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"Independent Lens: Enron: The Smartest Guys in the Room (#8.22)"
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"Independent Lens" Enron: The Smartest Guys in the Room (2005)

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Enron: The Smartest Guys in the Room: Season 8: Episode 22 -- Corporate audio and videotapes tell the inside story of the scandal involving one company's manipulation of California's energy supply and its, and how its executives wrung a billion dollars out of the resulting crisis.

Overview

User Rating:
7.9/10   4,494 votes »
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Director:
Writers (WGA):
Bethany McLean (book) and
Peter Elkind (book) ...
(more)
Contact:
View company contact information for Enron: The Smartest Guys in the Room on IMDbPro.
Original Air Date:
January 2005 (Season 8, Episode 22)
Genre:
Tagline:
It's Just Business
Plot:
Corporate audio and videotapes tell the inside story of the scandal involving one company's manipulation of California's energy supply and its, and how its executives wrung a billion dollars out of the resulting crisis. Full summary » | Add synopsis »
Awards:
1 win See more »
User Reviews:
Energetic Hubris. See more (74 total) »

Cast

 (Episode Cast) (in credits order)

Peter Coyote ... Narrator
rest of cast listed alphabetically:
John Beard ... Himself

Barbara Boxer ... Herself (archive footage)

George W. Bush ... Himself
Jim Chanos ... Himself
Dick Cheney ... Himself

Bill Clinton ... Himself (archive footage)
Carol Coale ... Herself

Gray Davis ... Himself
Reggie Dees II ... Young man the stripper dances in front of (as Reggie Deets II)
Joseph Dunn ... Himself
Max Eberts ... Himself
Peter Elkind ... Himself
Andrew Fastow ... Himself
David Freeman ... Himself
Philip Hilder ... Himself
Al Kaseweter ... Himself
Kenneth Lay ... Himself

Jay Leno ... Himself (archive footage)
Bill Lerach ... Himself
Loretta Lynch ... Herself
Amanda Martin-Brock ... Herself
Bethany McLean ... Herself
Mike Muckleroy ... Himself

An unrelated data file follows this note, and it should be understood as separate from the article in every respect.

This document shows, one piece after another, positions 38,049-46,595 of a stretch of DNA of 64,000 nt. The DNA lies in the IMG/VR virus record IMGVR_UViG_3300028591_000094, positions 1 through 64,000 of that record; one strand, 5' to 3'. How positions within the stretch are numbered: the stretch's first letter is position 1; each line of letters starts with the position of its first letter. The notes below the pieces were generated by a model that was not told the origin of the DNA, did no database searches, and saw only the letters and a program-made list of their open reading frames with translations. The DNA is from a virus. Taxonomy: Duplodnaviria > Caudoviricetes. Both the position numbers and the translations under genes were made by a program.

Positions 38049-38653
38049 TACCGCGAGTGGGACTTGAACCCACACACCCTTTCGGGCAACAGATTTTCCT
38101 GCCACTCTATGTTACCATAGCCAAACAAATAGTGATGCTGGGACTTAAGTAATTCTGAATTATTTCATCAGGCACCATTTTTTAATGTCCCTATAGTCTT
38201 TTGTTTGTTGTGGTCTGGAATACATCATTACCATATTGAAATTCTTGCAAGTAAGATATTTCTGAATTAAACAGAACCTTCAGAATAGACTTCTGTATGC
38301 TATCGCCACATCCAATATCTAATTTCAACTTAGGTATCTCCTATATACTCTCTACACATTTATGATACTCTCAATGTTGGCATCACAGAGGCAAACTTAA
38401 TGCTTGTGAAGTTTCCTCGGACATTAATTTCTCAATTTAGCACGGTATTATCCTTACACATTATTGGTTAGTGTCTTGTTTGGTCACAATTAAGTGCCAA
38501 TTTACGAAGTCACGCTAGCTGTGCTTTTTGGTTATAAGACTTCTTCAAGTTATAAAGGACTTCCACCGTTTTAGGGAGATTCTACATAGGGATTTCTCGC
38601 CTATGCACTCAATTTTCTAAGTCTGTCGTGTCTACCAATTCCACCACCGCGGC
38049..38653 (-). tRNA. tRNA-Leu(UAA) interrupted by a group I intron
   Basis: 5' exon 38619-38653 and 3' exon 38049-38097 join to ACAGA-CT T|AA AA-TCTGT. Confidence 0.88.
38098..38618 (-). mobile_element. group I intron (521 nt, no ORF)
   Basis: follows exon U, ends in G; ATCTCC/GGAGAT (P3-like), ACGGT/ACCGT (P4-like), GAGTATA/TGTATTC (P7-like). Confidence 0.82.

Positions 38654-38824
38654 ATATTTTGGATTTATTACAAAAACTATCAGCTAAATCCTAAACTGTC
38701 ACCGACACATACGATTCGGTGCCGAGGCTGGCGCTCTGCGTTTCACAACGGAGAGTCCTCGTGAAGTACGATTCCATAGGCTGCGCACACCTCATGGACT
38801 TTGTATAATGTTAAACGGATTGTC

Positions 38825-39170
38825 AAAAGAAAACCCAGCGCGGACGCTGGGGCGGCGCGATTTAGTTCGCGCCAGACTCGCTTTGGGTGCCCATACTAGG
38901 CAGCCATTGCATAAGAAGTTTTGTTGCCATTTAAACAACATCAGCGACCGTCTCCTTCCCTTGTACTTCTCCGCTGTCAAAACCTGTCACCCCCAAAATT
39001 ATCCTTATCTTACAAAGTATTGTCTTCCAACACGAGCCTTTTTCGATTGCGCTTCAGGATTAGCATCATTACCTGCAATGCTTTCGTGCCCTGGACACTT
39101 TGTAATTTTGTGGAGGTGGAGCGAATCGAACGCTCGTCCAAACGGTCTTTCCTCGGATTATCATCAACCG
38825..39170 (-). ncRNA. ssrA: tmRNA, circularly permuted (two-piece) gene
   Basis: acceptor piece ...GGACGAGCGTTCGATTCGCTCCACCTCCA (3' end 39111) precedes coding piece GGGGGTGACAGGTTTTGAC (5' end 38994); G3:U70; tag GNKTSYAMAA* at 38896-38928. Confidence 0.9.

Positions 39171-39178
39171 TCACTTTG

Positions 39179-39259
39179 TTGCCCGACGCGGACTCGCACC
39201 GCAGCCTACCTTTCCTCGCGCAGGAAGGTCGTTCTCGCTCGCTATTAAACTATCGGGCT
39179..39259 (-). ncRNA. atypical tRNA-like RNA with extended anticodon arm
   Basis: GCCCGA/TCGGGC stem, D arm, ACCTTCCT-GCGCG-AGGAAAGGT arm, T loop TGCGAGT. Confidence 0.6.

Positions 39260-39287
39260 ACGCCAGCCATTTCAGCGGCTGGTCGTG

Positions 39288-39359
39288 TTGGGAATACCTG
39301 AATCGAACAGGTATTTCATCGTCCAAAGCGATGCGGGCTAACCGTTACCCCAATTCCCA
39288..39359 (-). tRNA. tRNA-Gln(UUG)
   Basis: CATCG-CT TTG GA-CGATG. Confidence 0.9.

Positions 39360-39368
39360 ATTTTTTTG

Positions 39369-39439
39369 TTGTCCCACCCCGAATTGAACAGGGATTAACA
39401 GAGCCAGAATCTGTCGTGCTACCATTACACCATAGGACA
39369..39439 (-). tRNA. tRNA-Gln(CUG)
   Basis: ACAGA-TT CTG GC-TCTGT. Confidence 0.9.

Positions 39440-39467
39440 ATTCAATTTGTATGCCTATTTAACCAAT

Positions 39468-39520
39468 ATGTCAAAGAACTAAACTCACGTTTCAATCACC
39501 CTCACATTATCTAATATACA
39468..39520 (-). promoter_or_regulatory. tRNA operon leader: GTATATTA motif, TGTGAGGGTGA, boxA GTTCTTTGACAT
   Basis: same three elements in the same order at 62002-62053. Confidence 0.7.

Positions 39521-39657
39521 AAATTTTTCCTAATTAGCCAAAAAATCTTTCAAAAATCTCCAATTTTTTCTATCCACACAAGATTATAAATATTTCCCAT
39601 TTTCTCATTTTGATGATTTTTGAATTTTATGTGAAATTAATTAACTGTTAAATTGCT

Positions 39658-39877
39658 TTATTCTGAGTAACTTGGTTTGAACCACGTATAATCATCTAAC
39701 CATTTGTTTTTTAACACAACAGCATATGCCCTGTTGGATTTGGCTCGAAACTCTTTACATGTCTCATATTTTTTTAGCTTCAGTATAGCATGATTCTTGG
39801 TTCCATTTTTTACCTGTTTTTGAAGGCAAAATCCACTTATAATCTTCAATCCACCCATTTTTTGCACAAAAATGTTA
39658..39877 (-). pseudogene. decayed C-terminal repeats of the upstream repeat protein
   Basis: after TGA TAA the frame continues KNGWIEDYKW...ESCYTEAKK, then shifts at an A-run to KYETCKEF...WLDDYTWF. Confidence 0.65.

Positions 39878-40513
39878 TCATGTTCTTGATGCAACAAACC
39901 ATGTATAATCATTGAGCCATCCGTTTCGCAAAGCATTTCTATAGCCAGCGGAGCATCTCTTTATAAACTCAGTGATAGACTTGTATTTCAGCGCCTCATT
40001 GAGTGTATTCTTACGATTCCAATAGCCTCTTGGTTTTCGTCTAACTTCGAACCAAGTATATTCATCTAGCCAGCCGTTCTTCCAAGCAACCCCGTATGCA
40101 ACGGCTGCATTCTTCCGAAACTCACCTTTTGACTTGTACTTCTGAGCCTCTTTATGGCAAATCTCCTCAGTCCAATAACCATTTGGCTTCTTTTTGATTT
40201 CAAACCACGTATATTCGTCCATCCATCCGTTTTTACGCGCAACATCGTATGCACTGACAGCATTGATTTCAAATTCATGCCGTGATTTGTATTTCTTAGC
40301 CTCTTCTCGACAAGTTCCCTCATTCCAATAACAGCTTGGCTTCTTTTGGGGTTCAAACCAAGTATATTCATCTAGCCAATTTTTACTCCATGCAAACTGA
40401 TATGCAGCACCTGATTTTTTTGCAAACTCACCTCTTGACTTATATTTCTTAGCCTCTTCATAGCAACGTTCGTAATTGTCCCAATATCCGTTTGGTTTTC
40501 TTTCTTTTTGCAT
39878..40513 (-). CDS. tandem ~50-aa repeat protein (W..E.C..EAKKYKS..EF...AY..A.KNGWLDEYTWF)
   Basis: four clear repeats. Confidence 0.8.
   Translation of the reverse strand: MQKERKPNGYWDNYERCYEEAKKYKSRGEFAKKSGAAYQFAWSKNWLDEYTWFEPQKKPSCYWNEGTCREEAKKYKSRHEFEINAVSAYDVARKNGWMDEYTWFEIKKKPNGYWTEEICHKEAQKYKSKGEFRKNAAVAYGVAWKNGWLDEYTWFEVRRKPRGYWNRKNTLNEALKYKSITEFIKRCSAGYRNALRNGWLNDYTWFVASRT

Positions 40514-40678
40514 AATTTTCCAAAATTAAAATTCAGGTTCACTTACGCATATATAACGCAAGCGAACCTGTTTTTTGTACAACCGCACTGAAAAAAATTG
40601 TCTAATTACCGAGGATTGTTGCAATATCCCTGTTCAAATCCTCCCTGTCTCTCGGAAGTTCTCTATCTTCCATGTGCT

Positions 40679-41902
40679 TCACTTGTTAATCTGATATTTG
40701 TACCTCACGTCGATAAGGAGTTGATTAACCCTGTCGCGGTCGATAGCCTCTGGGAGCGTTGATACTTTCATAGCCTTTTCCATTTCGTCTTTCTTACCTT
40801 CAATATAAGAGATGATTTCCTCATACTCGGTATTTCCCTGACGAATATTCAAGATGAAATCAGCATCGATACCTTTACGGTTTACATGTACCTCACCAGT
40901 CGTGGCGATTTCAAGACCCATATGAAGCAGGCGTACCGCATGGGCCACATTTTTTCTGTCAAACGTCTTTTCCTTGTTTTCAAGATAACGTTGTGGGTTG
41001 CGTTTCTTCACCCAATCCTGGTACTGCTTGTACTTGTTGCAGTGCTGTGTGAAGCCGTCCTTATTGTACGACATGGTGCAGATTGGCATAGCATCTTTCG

James Nutter ... Himself (as Reverend James Nutter)
John Olson ... Himself
Lou L. Pai ... Himself
Kevin Phillips ... Himself

David V. Porter ... "David" a Quoted Enron Trader
Nancy Rapoport ... Herself
Harvey Rosenfield ... Himself
Marla Ruzicka ... Herself (archive footage)

Arnold Schwarzenegger ... Himself (archive footage)

Maria Shriver ... Herself (archive footage)
Jeff Skilling ... Himself
Mimi Swartz ... Herself
Robert Traband ... Himself
Sherron Watkins ... Herself
Henry Waxman ... Himself
Andrew Weissman ... Himself
Colin Whitehead ... Himself
Charles Wickman ... Himself
Michael Lugenbuehl ... J. Clifford Baxter (uncredited)

Episode Crew
Directed by
Alex Gibney 
 
Writing credits
(WGA)
Bethany McLean (book "The Smartest Guys in the Room: The Amazing Rise and Scandalous Fall of Enron") and
Peter Elkind (book "The Smartest Guys in the Room: The Amazing Rise and Scandalous Fall of Enron")

Alex Gibney (written by)

Produced by
Mark Cuban .... executive producer
Alex Gibney .... producer
Craig Harris .... supervising producer
Jason Kliot .... producer
Kate McMahon .... associate producer
Susan Motamed .... producer
Joana Vicente .... executive producer
Todd Wagner .... executive producer
 
Original Music by
Matthew Hauser  (as Matt Hauser)
 
Cinematography by
Maryse Alberti 
 
Film Editing by
Alison Ellwood 
 
Casting by
Carol Grant 
 
Production Management
Kendall McCarthy .... post-production supervisor
Gretchen McGowan .... executive in charge of production
 
Art Department
Sanford Kinney .... additional graphic artist
 
Sound Department
Lee Adkison .... location sound mixer
Felix Andrew .... location sound mixer
Martin Czembor .... sound re-recording mixer
Marlena Grzaslewicz .... dialogue editor
Marlena Grzaslewicz .... supervising sound editor
Steve Osmon .... sound mixer
Mark Roy .... location sound mixer
Steve F.B. Smith .... stereo sound consultant: Dolby
Ira Spiegel .... sound effects editor
Shane Stoneback .... sound recordist
Bill Ward .... location sound mixer
Morgan Worth .... location sound mixer
 
Visual Effects by
Ben Fine .... animation
Ben Fine .... digital artist
Christian Zak .... film recording producer
 
Camera and Electrical Department
Greg Andracke .... additional cinematographer
Jennifer Blinder .... still photographer
Ben Bloodwell .... assistant camera
Don Blust .... additional cinematographer
John Casabom .... assistant camera
Mark Clark .... gaffer
Jon Else .... additional cinematographer
Anton Floquet .... additional cinematographer
Paul Goldhammer .... second electric
Mark Goodwin .... gaffer
Andrew Korner .... second electric
Dain Martin .... still photographer
George Mays .... gaffer
Alan McIntyre Smith .... gaffer (as Alan Smith)
Wyatt McSpadden .... still photographer
Lyle Morgan .... additional cinematographer
Kyle Rooney .... assistant camera
Justin Seyb .... best boy grip
Dan Strauss .... assistant camera (as Dan Strauss)
Sherron Watkins .... still photographer
 
Casting Department
Carol Grant .... extras casting
 
Editorial Department
Aljernon Tunsil .... assistant editor
Don Wyllie .... editor: HDTV
David Kuther .... additional editor: HDTV (uncredited)
 
Music Department
Steven DePalo .... composer: additional music
Mariusz Glabinski .... music editor
Chris Jordao .... composer: additional music
John McCullough .... music supervisor